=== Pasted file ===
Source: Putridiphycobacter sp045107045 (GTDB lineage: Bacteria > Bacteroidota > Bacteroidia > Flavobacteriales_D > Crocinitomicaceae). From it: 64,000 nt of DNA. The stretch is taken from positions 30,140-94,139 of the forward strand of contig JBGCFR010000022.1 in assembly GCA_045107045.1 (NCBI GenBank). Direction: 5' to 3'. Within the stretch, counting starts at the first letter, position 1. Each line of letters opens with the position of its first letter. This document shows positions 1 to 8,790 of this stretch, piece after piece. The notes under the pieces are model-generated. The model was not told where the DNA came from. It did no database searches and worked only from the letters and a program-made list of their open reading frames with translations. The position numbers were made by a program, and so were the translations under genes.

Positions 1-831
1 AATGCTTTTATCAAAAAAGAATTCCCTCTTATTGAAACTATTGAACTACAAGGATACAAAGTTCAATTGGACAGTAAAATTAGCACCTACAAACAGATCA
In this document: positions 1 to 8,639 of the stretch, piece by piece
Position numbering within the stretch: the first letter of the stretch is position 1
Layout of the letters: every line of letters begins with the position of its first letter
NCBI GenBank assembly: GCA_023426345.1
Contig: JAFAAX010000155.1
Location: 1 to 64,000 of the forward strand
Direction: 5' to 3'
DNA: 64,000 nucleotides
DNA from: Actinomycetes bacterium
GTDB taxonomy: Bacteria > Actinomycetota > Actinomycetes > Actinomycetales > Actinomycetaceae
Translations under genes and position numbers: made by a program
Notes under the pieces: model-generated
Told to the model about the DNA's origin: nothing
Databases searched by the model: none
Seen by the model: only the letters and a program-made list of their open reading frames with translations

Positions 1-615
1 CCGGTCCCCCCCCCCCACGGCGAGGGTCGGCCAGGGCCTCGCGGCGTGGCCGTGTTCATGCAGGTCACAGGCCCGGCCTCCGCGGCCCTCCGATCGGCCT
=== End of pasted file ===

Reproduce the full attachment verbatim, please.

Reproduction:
Source: Putridiphycobacter sp045107045 (GTDB lineage: Bacteria > Bacteroidota > Bacteroidia > Flavobacteriales_D > Crocinitomicaceae). From it: 64,000 nt of DNA. The stretch is taken from positions 30,140-94,139 of the forward strand of contig JBGCFR010000022.1 in assembly GCA_045107045.1 (NCBI GenBank). Direction: 5' to 3'. Within the stretch, counting starts at the first letter, position 1. Each line of letters opens with the position of its first letter. This document shows positions 1 to 8,790 of this stretch, piece after piece. The notes under the pieces are model-generated. The model was not told where the DNA came from. It did no database searches and worked only from the letters and a program-made list of their open reading frames with translations. The position numbers were made by a program, and so were the translations under genes.

Positions 1-831
1 AATGCTTTTATCAAAAAAGAATTCCCTCTTATTGAAACTATTGAACTACAAGGATACAAAGTTCAATTGGACAGTAAAATTAGCACCTACAAACAGATCA
In this document: positions 1 to 8,639 of the stretch, piece by piece
Position numbering within the stretch: the first letter of the stretch is position 1
Layout of the letters: every line of letters begins with the position of its first letter
NCBI GenBank assembly: GCA_023426345.1
Contig: JAFAAX010000155.1
Location: 1 to 64,000 of the forward strand
Direction: 5' to 3'
DNA: 64,000 nucleotides
DNA from: Actinomycetes bacterium
GTDB taxonomy: Bacteria > Actinomycetota > Actinomycetes > Actinomycetales > Actinomycetaceae
Translations under genes and position numbers: made by a program
Notes under the pieces: model-generated
Told to the model about the DNA's origin: nothing
Databases searched by the model: none
Seen by the model: only the letters and a program-made list of their open reading frames with translations

Positions 1-615
1 CCGGTCCCCCCCCCCCACGGCGAGGGTCGGCCAGGGCCTCGCGGCGTGGCCGTGTTCATGCAGGTCACAGGCCCGGCCTCCGCGGCCCTCCGATCGGCCT